The pharmaceutical industry got wind of this shocking yellow poisonous sensation in the rain forest. Early tests indicated that the poison was an incredibly effective painkiller when given in very tiny doses. What's more, because it affects the transportation of sodium through cell membranes, it could also be significant for our understanding of numerous diseases, including multiple sclerosis.

A few specimens were fetched from the jungle for closer examination, but when the catch arrived in the laboratory, the frog was no longer poisonous! As it turns out, their poison comes from the frog's diet of a specific species of soft-winged flower beetles. The frog lost its poison when it was no longer able to eat the beetles, which were found in its natural forest habitat.

Sadly, due to rain forest logging, the frog is about to go extinct. Soon, the frogs and the opportunity to do further research into the active ingredients they produce could be lost forever.

Your book also makes clear how important insects are to human life. Broadly speaking, why do we need insects to survive?

In sum, they help plants set seed, are janitors that clean up our world and create soil and they serve as food for other animals. They are also important as predators and parasites that keep other species in check.

There have been a number of recent studies that suggest that insect populations are dropping dramatically. In your book, you suggest that some populations have dropped by 75%! What is causing this steep decline, and what might such a decline mean for humanity?

Yes, the number of 75% drop in biomass of flying insects is from a study of 60 small, German nature reserves, spanning approximately 30 years. The article that explained this got a lot of attention. Then, last year, after my book was published in Norway, another paper on insect decline hit the headlines, this time with a focus on Puerto Rico's rain forest. These studies and others were reviewed in a paper that came out early 2019, which looked into the factors behind the decline. The paper's conclusion is that the main culprit is our intensive land use--habitat loss and conversion to intensive agriculture and urbanization. Pesticide use, introduced species and climate change are other drivers that have negative effects.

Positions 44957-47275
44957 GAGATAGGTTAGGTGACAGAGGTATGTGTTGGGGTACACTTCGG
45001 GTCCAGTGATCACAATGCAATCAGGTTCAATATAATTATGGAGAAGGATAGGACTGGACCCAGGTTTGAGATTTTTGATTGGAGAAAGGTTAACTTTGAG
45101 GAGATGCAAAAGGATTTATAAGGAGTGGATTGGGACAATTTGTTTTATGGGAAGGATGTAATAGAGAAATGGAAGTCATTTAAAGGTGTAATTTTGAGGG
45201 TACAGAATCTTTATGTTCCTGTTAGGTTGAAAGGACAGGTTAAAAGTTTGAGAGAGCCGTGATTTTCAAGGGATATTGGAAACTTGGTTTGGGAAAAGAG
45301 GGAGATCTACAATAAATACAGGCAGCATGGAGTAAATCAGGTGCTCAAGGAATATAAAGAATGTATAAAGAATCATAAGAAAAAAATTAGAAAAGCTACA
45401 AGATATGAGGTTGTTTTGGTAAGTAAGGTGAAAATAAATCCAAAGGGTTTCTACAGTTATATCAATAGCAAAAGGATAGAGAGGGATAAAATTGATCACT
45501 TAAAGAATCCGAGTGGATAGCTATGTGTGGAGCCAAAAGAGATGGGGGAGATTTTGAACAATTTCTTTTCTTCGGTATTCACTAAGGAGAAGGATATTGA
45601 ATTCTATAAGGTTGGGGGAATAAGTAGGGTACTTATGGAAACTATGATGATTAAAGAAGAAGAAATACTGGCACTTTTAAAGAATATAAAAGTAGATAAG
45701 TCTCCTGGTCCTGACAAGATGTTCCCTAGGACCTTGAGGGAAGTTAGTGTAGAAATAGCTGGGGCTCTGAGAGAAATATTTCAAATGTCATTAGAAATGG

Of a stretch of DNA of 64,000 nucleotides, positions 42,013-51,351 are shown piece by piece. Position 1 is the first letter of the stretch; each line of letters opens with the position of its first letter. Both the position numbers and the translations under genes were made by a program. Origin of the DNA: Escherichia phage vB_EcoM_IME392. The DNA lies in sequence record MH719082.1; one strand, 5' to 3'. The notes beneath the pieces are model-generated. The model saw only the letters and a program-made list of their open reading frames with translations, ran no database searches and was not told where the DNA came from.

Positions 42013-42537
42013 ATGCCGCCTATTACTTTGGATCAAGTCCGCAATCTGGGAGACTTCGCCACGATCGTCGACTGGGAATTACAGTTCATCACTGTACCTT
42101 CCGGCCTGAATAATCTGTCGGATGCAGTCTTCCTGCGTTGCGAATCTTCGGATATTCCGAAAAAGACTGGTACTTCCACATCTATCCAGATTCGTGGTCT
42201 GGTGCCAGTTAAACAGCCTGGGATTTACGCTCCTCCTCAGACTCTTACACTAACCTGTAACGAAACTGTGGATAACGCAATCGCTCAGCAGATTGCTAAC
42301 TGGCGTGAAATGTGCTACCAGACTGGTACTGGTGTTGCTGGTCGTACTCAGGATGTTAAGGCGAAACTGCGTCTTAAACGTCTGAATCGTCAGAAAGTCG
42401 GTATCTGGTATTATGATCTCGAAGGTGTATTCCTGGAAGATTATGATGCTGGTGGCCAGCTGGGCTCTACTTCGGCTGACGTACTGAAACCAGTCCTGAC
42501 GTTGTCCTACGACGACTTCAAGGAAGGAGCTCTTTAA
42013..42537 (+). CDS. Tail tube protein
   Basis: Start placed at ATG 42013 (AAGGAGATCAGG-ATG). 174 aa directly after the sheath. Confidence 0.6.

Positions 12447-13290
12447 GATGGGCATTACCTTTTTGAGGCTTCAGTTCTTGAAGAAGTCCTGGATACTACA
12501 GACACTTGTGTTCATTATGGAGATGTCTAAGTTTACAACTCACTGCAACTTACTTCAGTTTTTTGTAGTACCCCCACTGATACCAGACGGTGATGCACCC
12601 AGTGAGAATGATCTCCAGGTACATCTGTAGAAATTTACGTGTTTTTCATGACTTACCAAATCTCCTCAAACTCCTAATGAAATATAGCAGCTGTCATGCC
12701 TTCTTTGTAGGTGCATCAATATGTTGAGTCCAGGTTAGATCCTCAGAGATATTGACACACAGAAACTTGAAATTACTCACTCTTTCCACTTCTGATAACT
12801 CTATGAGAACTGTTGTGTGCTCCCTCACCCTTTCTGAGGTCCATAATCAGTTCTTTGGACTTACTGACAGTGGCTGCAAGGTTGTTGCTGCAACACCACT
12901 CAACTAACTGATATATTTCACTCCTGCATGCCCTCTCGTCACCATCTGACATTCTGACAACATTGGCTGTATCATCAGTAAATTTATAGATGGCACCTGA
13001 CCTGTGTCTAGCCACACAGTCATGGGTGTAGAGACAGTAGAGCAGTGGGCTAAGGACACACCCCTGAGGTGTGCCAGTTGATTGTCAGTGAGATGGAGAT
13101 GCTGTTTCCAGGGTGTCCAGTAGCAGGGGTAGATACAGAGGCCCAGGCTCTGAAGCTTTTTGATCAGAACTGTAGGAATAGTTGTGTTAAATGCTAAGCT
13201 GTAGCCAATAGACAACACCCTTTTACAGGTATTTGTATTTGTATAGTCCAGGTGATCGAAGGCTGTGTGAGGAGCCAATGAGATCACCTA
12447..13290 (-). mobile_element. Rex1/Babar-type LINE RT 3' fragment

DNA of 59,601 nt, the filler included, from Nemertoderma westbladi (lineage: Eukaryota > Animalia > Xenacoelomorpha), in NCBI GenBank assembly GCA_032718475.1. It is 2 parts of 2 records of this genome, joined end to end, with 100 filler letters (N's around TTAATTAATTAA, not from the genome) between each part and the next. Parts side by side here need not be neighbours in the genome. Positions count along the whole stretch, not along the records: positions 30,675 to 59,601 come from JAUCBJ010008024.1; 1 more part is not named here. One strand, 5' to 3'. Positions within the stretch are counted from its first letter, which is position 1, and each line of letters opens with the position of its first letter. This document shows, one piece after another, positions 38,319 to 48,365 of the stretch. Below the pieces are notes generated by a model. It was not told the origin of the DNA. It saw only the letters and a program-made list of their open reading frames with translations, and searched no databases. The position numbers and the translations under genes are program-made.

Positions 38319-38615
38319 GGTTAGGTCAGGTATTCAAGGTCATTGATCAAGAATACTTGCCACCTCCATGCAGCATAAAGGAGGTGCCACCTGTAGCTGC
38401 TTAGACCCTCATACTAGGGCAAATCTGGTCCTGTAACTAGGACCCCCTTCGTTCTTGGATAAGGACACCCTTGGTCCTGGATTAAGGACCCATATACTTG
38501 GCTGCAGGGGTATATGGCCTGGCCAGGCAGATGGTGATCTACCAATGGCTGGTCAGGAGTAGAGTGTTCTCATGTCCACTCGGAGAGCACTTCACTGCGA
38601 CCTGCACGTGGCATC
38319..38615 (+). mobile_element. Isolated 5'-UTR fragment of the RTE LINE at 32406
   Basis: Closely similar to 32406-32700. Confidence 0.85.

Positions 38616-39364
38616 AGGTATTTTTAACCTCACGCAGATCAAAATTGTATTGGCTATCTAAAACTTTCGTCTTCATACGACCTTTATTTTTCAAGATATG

I realize that the causes of insect extinction are so systemic that no one person alone can make a difference. But if you could ask readers to do--or stop doing--just one thing to help protect insects, what would you ask of us?

If I am to mention just one thing, it would be to change the way you talk about insects. I believe in knowledge, positive talk and enthusiasm. I would encourage people to be curious about bugs, to take the time to look and learn. I think it's important to teach children about all the strange and useful things insects do, and in general talk nicely about bugs. And if I could add a second thing: If you have a garden, you can make it a better place for insects by turning part of your lawn into a flower-rich meadow or prairie-type habitat. Grow native plants and be sure to avoid pesticides. --Amy Brady, reviewer